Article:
Said Doctor kristina.karelina in cats bleeding from the vagina or unusual vaginal discharge. prolapse of the uterus (womb) – straining can occasionally cause the uterus to be pushed out. disturbing behavior – normally queens spend most of the time with the litter for at least two weeks and are usually very calm after the birth, Remove the dead kitten from the area so the mother can continue uninterrupted with birthing the other kittens. Postpartum hemorrhaging: Although some bleeding after giving birth is normal, excessive bleeding or hemorrhaging is an emergency and requires immediate veterinarian attention.
The process of giving birth to kittens is stressful both physically and mentally for cats. Most cats bleed from the vulva after giving birth, and cats bleed more and for longer periods of time if it is the first birth. After 48 hours from delivery, the bleeding gradually decreases, but a small amount of bleeding is still normal.
Bleeding After Birth
There are a number of reasons that cats bleed after giving birth. Like other mammals, a cat’s uterus must contract back down to its normal size. The cat is frequently expelling excess tissue and after birth as well. Normal birth can cause small tears in the vulva, resulting in bleeding.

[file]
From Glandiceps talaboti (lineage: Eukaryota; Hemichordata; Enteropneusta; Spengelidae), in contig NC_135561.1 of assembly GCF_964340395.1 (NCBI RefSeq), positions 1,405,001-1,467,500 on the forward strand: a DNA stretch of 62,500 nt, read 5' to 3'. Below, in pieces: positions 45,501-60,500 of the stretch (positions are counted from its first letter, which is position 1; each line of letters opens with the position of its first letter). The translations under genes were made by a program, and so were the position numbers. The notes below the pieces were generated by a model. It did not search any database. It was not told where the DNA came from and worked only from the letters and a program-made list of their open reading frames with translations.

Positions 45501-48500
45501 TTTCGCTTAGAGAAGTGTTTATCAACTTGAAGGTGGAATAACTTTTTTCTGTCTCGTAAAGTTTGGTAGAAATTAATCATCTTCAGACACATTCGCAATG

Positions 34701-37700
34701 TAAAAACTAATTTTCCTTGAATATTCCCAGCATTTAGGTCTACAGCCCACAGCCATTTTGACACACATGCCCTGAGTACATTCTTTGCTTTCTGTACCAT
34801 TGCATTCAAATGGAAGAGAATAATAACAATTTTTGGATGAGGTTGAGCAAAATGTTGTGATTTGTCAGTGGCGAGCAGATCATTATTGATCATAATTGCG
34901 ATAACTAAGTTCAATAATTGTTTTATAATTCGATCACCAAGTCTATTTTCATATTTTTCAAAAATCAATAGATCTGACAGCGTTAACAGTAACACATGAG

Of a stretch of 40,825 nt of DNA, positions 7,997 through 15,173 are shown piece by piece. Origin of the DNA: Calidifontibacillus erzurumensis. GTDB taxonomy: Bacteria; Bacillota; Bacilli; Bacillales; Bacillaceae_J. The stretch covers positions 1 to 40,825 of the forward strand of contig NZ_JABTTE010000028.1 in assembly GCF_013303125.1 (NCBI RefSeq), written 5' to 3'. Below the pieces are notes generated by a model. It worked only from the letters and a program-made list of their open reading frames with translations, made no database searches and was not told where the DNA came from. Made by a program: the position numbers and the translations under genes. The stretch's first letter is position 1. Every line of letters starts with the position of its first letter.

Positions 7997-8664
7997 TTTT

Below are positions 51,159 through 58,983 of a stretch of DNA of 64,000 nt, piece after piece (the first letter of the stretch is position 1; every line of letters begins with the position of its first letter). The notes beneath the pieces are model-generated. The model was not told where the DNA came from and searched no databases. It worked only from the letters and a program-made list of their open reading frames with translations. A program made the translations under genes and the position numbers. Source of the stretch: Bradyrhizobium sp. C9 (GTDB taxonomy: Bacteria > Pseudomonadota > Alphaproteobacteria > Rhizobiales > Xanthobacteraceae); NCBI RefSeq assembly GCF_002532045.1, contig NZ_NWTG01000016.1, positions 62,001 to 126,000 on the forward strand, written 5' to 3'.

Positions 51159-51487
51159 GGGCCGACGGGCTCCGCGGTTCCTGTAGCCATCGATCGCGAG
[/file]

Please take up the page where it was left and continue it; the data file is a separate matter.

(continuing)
Abnormal, excessive bleeding can be a sign of several complications. The riskiest of these is postpartum hemorrhage which occurs shortly after birth. 48 hours after a cat gives birth, hemorrhage is unlikely, but excessive bleeding can indicate an infection, uterine rupture or tearing, a retained placenta, or a retained kitten.
Normal bleeding should be light spotting with occasional watery discharge that is green, yellow, or clear. The bleeding may stop and then start again, but the quantity of blood and the frequency of bleeding should gradually decrease over several days. A small amount of blood 48 hours after delivery is normal and bleeding may continue for several days thereafter. Cats who are nursing their kittens, eating, moving around and that is not lethargic are experiencing normal postpartum bleeding.
A cat that is bleeding large quantities of blood needs immediate veterinary care. If your cat is not nursing or eating, seems to be in pain or is lethargic, contact an emergency veterinary clinic. A foul odor along with bleeding frequently indicates an infection or retained kitten. If the bleeding continues for more than a week postpartum or if the bleeding stops for a day and then starts again, there may be something wrong. When in doubt about whether or not bleeding is normal, consult a veterinarian.